the allowing comprises allowing each of the plurality of processes to access one of the objects of the plurality of objects only if the process has a desktop identifier in the process token for the process that is the same as a desktop identifier in the security descriptor for the one object.
8. One or more computer-readable media as recited in claim 1, wherein the associating each of the plurality of objects comprises:
for each object adding, to the security descriptor corresponding to the object, the desktop identifier identifying the desktop of the plurality of desktops to which the object is associated.
9. One or more computer-readable media as recited in claim 8, wherein the adding comprises adding the desktop identifier to the security descriptor when the object is created.
10. One or more computer-readable media as recited in claim 8, wherein the associating each of the plurality of objects further comprises:
for each object adding, to the security descriptor corresponding to the object, a flag indicating whether the object is associated with any of the plurality of desktops.
11. One or more computer-readable media as recited in claim 1, wherein the associating each of the plurality of processes comprises:
for each process adding, to the access token corresponding to the process, the desktop identifier identifying the desktop of the plurality of desktops to which the process is associated.
12. One or more computer-readable media as recited in claim 11, wherein the adding comprises adding the desktop identifier to the access token when the process is launched.
13. One or more computer-readable media as recited in claim 1, wherein the computer program further causes the one or more processors to perform functions including receiving a request from one of the plurality of processes to associate one of the plurality of objects with the same desktop as the process is associated with.
14. One or more computer-readable media as recited in claim 13, wherein the computer program further causes the one or more processors to perform functions including:
querying the user as to whether it is acceptable to associate the one of the plurality of objects with the same desktop as the process is associated with;
receiving a response from the user indicating whether it is acceptable to associate the one of the plurality of objects with the same desktop as the process is associated with; and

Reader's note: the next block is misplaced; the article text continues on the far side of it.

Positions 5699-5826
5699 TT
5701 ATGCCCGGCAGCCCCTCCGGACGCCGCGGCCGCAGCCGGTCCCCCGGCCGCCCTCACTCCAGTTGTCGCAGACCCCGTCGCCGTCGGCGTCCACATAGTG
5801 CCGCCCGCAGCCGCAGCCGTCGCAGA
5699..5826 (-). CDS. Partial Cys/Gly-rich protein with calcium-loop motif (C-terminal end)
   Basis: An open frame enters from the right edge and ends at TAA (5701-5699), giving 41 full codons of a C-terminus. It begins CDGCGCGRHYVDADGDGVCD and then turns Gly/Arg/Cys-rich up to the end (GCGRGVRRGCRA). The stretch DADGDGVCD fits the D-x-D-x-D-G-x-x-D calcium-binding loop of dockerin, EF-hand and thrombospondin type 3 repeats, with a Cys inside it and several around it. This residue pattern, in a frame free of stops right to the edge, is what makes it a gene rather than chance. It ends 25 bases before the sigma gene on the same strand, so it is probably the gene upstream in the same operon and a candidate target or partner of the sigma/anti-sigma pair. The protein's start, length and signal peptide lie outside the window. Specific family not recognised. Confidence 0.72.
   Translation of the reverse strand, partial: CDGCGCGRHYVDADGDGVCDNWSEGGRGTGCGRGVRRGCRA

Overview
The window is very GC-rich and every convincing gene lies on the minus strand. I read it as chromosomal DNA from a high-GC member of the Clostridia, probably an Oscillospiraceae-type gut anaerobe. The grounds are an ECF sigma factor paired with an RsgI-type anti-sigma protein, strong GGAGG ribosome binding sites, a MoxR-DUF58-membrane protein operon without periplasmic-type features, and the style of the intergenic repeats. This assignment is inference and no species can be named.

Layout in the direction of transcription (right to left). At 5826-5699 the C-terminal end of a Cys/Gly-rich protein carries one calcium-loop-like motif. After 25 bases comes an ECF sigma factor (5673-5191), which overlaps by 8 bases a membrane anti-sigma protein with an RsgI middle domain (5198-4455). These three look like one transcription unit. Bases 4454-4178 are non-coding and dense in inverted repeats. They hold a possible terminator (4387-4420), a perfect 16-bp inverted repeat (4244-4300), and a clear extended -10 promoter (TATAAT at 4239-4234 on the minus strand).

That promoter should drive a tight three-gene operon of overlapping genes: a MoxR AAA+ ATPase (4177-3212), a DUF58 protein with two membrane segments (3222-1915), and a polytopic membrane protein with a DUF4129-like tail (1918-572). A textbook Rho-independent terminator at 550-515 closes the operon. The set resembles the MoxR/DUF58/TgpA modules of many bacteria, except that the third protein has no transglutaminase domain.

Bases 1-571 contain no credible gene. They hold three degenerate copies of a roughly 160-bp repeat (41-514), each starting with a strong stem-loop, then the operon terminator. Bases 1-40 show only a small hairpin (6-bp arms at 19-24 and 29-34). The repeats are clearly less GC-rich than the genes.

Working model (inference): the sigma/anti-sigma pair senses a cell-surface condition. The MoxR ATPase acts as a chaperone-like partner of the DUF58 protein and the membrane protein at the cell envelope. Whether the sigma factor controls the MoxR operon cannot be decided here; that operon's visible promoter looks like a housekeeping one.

associating the one of the plurality of objects with the same desktop as the process is associated with if the response indicates it is acceptable to associate the one of the plurality of objects with the same desktop as the process is associated with, and otherwise not associating the one of the plurality of objects with the same desktop as the process is associated with.
15. A method comprising:
maintaining a record of a plurality of desktops corresponding to a user and, for each of the plurality of desktops, a set of objects that corresponds to the desktop; and
for each of a plurality of subjects:
checking whether an object to be accessed by the subject is confined to one of the plurality of desktops, and
if the object is confined to one of the plurality of desktops, then checking whether the object corresponds to the same desktop as the subject based on a desktop identifier that identifies the desktop that corresponds to the object and that is included in a security descriptor for the object along with an owner identifier that identifies the owner of the object and an access control list for the object, and allowing the subject to access the object only if the object corresponds to the same desktop as the subject.
16. A method as recited in claim 15, wherein an object of the set of objects corresponds to multiple desktops of the plurality of desktops.
17. A method as recited in claim 15, wherein the allowing comprises:
checking, in response to a request from the subject to access an object of the set of objects, whether the subject and the object correspond to the same desktop; and
allowing the subject to access the object if the subject and the object correspond to the same desktop, otherwise prohibiting the subject from accessing the object.